Posts Tagged Love Child

Sound Of The Funky Drummer


Funky Drummer

1. At a 1969 recording session drummer Clyde Stubblefield played a beat on a James Brown song that came to be called ‘Funky Drummer’.

The beat was so in-the-pocket that in the middle of the song Brown asks the rest of the band to lay back and give Stubblefield an 8-bar drum break to really sink into the groove.

The track was released, split in half, on two sides of a 7″ single in 1970 but was never included on an album.

In The Jungle Groove Compilation

In The Jungle Groove

2. Some James Brown rarities and remixes were culled together in 1986 and released on a compilation called ‘In The Jungle Groove’. For the first time ‘Funky Drummer’ was available in its uninterrupted form, clocking in at 9:15.

The compilation also included a 3-minute Funky Drummer ‘Bonus Beat Reprise’ put together by New York DJ Danny Krivit which was essentially the cleanest and deepest bar of Stubblefield’s solo jam looped relentlessly, peppered only with the occasional guitar jab or James Brown vocal grunt to mark time.

Fine Young Cannibals 'I'm Not The Man I Used To Be'

Not The Man

3. Producers the world over knew what this Krivit re-edit was for.

Aside from a critical mass of rappers including Biz Markie, Big Daddy Kane, Ice T, Ice Cube and De La Soul jumping on the loop as the basis of new tracks, it began showing up as a rhythmic grid laid over pop songs far and wide.  From 1988-1990 in particular it was an undeniable bastion of street cred for artists, and it is thought to be the most-sampled recording in history.

Fine Young Cannibals were among the first to arrive on the scene with the sweeping ‘I’m Not The Man I Used To Be’ from ‘The Raw And The Cooked’, lightly funkified with muted guitar riffs weaved into a sped-up Stubblefield groove.

'I Am Stretched On Your Grave'


Sinead O’Connor’s ‘I Am Stretched On Your Grave,’ from her seminal ‘I Do Not Want What I Haven’t Got’, LP was unapologetic about its use.  Bottom-heavy and slightly slowed, the loop was upfront, holding the track down under O’Connor’s acapella vocal for over a minute before synth bass and eventually a celtic violin riff are introduced.

Some of the other best-known upfront overlays of the beat from that period include ‘Mama Said Knock You Out’ and ‘The Boomin’ System’ by LL Cool J, as well as ‘Freedom 90’ and ‘Waiting For That Day’ by George Michael.

This Year's Girl'

Baby Love Child

4. Although the loop became fused with the aesthetic of its golden period, it hasn’t gone bad. The straight-up funk of it is impossible to deny, so it has continued to appear in a steady trickle, the producers dealing with its oversaturation in various ways.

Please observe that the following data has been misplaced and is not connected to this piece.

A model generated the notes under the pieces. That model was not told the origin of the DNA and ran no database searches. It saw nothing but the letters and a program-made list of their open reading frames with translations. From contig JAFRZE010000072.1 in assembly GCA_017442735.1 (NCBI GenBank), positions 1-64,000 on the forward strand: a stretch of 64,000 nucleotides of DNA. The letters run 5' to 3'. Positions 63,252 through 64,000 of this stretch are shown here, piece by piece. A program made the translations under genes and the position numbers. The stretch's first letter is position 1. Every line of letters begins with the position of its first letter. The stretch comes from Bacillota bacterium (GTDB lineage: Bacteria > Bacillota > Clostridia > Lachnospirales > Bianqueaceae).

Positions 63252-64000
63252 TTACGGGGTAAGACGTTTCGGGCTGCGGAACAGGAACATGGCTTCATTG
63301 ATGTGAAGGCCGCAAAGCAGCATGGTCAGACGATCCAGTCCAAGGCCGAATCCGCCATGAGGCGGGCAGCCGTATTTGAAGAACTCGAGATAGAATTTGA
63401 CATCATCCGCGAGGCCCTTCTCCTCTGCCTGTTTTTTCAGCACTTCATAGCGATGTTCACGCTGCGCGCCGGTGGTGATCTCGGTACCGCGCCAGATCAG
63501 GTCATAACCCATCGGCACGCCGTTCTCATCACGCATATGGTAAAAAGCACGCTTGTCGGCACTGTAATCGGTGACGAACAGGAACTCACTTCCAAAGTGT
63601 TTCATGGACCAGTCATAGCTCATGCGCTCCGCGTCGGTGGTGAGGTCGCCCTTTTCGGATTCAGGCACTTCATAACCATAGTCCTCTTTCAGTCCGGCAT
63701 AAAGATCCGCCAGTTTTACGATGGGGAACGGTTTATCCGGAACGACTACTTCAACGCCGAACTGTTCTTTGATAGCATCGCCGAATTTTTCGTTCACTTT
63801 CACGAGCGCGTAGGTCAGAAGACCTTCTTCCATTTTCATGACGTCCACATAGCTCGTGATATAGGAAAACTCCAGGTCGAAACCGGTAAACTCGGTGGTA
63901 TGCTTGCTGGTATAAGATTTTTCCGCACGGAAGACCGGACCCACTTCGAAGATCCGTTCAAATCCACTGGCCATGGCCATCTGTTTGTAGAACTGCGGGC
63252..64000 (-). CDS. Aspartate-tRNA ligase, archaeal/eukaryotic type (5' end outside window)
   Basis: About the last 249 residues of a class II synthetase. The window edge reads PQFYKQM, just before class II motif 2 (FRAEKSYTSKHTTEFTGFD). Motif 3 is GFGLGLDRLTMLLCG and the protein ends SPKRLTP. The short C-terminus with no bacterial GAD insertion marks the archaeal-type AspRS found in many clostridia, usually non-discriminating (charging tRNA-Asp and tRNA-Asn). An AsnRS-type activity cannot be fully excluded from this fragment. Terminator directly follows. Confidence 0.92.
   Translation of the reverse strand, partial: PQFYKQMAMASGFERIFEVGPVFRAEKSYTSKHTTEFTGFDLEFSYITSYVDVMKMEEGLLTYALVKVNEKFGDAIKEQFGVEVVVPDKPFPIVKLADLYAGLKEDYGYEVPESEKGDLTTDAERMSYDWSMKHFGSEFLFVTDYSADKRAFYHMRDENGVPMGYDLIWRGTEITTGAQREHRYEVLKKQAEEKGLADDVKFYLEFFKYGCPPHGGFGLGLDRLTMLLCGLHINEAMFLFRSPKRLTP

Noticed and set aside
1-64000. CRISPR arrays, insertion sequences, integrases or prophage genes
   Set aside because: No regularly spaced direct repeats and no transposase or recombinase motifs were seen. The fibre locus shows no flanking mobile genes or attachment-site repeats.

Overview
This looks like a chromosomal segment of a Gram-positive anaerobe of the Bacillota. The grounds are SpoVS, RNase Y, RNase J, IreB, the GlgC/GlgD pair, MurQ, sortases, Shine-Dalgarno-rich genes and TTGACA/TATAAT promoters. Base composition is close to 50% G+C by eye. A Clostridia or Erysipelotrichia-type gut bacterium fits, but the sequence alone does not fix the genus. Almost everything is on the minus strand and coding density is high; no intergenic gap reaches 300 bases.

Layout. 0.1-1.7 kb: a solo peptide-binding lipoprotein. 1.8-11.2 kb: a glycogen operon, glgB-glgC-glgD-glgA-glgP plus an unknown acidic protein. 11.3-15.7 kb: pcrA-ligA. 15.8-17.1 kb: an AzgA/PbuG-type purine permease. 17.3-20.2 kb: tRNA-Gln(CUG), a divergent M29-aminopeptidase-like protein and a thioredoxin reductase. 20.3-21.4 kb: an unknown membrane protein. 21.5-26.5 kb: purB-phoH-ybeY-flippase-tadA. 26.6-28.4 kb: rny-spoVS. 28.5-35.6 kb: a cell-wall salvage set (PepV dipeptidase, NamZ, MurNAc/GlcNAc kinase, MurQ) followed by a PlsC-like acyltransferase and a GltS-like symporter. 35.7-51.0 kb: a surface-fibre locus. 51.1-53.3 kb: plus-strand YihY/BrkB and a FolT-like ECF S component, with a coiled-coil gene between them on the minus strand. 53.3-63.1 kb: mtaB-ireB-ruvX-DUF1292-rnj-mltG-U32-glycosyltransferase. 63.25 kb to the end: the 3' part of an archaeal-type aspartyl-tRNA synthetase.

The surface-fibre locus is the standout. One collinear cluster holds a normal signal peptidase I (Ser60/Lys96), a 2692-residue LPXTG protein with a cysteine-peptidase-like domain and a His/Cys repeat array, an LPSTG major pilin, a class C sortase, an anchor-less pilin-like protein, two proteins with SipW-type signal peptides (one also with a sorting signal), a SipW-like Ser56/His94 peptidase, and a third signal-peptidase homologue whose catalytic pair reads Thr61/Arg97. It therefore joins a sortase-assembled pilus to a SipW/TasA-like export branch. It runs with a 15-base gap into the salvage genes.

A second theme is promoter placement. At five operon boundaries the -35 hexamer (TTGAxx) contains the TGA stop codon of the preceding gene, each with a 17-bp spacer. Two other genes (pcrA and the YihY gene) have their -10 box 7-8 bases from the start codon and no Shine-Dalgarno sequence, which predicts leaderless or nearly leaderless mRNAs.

Perhaps wanting in on the action while still recognizing its burgeoning overuse, the Beastie Boys threw in one dirty bar of the loop at the end of ‘Shadrach’.  On 1993’s ‘Reachin’ (A New Refutation Of Time And Space)’ Digable Planets tastefully reinvented it by chopping it up and weaving it subtley into the jazzy beats of ‘Where I’m From’ and ‘Swoon Units’.

Japan’s Pizzicato Five did some crafty cut-and-paste on ‘Baby Love Child’ by laying the loop over an interpolation of the chords of the Righteous Brother’s ‘You’ve Lost That Loving Feeling’. (If the song title is meant to be a mash-up of ‘Baby Love’ and ‘Love Child’ by the Supremes, we really have a mutt of a track here.)

'B-Boy Stance'

B-Boy Stance

Genre-defying artist K-Os brought the loop full circle on 2004’s excellent ‘Joyful Rebellion’ LP by putting an aggressively distorted Funky Drummer upfront again on ‘B-Boy Stance’–as if to credit it, at least partially, as the roots of his rap attachment.

The only other drum loop that may approach the ubiquity of the Funky Drummer is the drum break on ‘Amen Brother’ by The Winstons. Virtually responsible for the entire genre of music known as Drum & Bass (or Jungle) the aural etymology of the sample, from inconspicuous b-side break to 24-hour assault on Drum & Bass internet radio stations, is tracked brilliantly in this video by Nate Harrison.

Clyde Stubblefield: The Funky Drummer

The Funky Drummer a/k/a Clyde Stubblefield

So…what about Clyde?  The most-sampled man in history is in need of a liver transplant, but his musician friends have had to rally to raise the funds for him.

Since James Brown regularly taught his band the songs in his head part by part, it’s unclear whether Brown or Stubblefield came up with this beat. But because rhythmic contributions to music are not considered copyrightable ‘intellectual property’ in the same way melody and lyrics are, Stubblefield would not have been credited as a writer on the song either way. As such, beyond the original session fee, he wasn’t entitled to further royalties.

This lack of respect, at least legally, for rhythmic innovation is probably rooted in the fact that the system of notating chords and melody developed centuries ago in Europe is not equipped to capture rhythmic ‘feel.’  Because a drum beat lacks melody, it’s not considered unique enough to copyright. It’s interesting to note, then, that over the past 30 years popular music has become more and more dominated by rap, with hooks that are gradually becoming more rhythmic…we actually value melody less than we used to.

It’s also interesting to see that the unstoppable appropriation of audio and video in our new digital world has given rise to new fair-use philosophies such as that of Creative Commons licensing. Some people believe that a degree of freedom with intellectual property creates a healthy creative climate.